Somewhere, as I understand it, there is a happy genealogical community, who meet each other, share information and all is well and good. That world has never intruded itself upon me. After I published this article and to this very moment, no one has emailed me to say: thanks or good job. No one. However, two people have emailed. This first accused me of stealing this. The second was a screwball who still wanted the Dudleys to be noble, which they aren't and, in fact, never were. So, if I act wary or unfriendly, it's because after a lifetime of experience, I've become shell-shocked from the responses of strangers to my work.
Evidently, Mr. Aberle [not the emailer, btw] continued his studies of the Dudleys in the 2004-5 Dudley Family Newsletter. However, if one reads his articles, he and I come to different opinions. He also doesn't piece the family together in the same way I did. In any case, by reading his work, I did discover that I had erred in transcribing the name of Eleanor Hooker as Gooder. I've now corrected that in a pending TAG article that gives three more generations of Hookers behind William Dudley. So, did that article give me the "CLUE" or not? Well, William Dudley (father of the immigrant) called William Hooker, his brother-in-law. I remember when reading that will I had to be very careful and not jump to the usual conclusion, i.e. that Eleanor was a Hooker. William Hooker could have married a Dudley or both men could have married sisters of a surname not known. However, when I saw how Aberle had transcribed it, together with a search in the IGI, I realized I had goofed. Sometimes Occam's Razor applies: the simplest solution is usually the correct one.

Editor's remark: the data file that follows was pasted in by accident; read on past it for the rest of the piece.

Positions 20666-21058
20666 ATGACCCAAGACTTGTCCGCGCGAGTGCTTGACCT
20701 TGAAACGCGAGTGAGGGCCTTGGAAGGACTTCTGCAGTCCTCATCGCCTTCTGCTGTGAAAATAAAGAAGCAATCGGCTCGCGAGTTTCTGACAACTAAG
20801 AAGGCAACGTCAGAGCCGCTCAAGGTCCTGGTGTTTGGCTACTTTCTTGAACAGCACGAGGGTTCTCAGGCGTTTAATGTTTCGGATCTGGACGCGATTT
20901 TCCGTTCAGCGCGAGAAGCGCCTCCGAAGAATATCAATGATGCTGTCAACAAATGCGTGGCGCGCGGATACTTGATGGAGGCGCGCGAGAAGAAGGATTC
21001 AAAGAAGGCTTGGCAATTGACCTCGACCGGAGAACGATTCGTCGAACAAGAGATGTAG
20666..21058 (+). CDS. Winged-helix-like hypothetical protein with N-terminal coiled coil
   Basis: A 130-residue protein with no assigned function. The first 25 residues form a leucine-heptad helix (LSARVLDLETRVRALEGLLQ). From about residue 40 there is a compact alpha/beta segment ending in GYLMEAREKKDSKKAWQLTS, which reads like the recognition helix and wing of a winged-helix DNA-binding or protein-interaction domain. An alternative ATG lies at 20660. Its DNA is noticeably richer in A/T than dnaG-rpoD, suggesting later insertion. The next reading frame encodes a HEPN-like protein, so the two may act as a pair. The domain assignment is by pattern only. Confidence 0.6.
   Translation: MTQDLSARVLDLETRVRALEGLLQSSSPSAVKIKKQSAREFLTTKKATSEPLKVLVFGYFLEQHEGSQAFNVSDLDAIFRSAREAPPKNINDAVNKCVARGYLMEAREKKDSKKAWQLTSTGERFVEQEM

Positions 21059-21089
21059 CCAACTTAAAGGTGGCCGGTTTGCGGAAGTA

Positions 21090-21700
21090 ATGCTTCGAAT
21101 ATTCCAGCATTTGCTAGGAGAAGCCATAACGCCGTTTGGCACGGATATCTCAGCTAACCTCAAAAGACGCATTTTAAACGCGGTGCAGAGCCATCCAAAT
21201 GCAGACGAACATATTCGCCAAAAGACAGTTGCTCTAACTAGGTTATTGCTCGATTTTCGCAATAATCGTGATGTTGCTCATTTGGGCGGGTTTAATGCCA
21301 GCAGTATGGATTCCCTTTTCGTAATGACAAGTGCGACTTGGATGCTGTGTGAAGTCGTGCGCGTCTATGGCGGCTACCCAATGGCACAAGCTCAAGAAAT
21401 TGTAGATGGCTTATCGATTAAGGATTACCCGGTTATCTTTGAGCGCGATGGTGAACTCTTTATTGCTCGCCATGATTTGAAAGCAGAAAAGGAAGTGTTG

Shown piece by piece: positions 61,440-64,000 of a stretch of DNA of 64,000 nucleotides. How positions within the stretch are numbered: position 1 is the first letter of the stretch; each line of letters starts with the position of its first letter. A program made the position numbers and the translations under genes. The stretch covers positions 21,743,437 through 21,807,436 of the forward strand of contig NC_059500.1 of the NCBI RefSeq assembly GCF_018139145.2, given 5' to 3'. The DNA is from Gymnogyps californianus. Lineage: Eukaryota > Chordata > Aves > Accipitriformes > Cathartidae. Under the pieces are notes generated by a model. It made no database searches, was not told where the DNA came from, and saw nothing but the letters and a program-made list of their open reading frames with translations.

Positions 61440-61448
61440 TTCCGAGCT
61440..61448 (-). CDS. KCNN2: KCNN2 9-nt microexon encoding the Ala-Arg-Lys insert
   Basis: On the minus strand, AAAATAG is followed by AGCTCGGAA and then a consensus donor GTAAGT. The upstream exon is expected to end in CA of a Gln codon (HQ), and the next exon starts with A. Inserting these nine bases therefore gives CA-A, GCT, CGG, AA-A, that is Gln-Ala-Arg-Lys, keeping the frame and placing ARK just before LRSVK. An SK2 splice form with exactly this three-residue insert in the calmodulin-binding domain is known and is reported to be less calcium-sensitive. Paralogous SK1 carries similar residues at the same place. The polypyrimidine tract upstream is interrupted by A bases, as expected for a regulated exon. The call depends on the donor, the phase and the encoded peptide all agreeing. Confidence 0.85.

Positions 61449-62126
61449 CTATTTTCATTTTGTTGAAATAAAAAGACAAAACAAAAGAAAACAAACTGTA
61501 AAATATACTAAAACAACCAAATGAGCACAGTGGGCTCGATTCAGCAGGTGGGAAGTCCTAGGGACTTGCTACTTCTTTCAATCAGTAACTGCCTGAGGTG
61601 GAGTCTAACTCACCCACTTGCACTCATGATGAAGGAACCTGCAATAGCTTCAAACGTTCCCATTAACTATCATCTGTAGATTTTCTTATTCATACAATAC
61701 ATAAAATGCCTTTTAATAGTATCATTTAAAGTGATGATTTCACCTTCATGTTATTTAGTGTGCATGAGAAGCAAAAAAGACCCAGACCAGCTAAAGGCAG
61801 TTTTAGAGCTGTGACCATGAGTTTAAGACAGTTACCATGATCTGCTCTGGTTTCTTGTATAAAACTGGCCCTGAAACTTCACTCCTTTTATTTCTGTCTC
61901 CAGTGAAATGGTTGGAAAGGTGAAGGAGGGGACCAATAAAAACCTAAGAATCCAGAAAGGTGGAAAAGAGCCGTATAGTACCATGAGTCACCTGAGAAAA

So, that's how all this happened. I got inspired by an article; did my own research, which, IMHO, is better than anything else out there; published it; got shit on; realized I made an error; and corrected the error. In that order. As bizarre as it sounds, we did the same project, at the same time without realizing it. Well, two people invented the television at the same time also, so anything is possible. Mr. Aberle worked in England from the original records. I worked in Salt Lake City from microfilm. Sadly, even the vast Family History Library doesn't own the Dudley Family Newsletter. That journal was called to my attention by another Dudley researcher when I sent him a draft copy of my article. He kindly showed me the Lutman article, without telling me anything about the other articles.
So that was my first English origins article. It would have been my last if I hadn't started another that was slated to be published before all this foofaraw began. I have yet to write a third. To date Mr. Aberle has never contacted me. Just some angry bitch from Maine (of all places).
Part I is here. The son that Josiah Dudley lived with in his old age was Jeremiah. Josiah deeds for life support to Jeremiah at Cheshire County Deeds 68:3 dated 22 March 1806 and recorded 31 December 1814. Jeremiah was alive on 19 October 1836 when he in turn deeded for life support to his son Harvey Dudley. [Sullivan County Deeds 19:209]. Jeremiah's wife is mistakenly given as Mary Robards in this source Ezra A. Stearns, Genealogical and Family History of the State of New Hampshire (New York: Lewis Publishing, 1908), 2001-2. However, from Harvey's death certificate we learn her name was Mary (or Polly) Fisher. Just to show you how bizarre this family is, guess where the marriage took place? Boston. Jeremiah Dudley and Polly Fisher were married at the Hollis Street Church in Boston, Mass. on March 26, 1799. Knowing that now, I would make Jeremiah's birth ca. 1779 not 1783.
Since my 2003 article on the Dudley's came out, no one has contacted me with any new or pertinent information. In fact, no information at all! I, on the other hand, still find things. Here's some updates: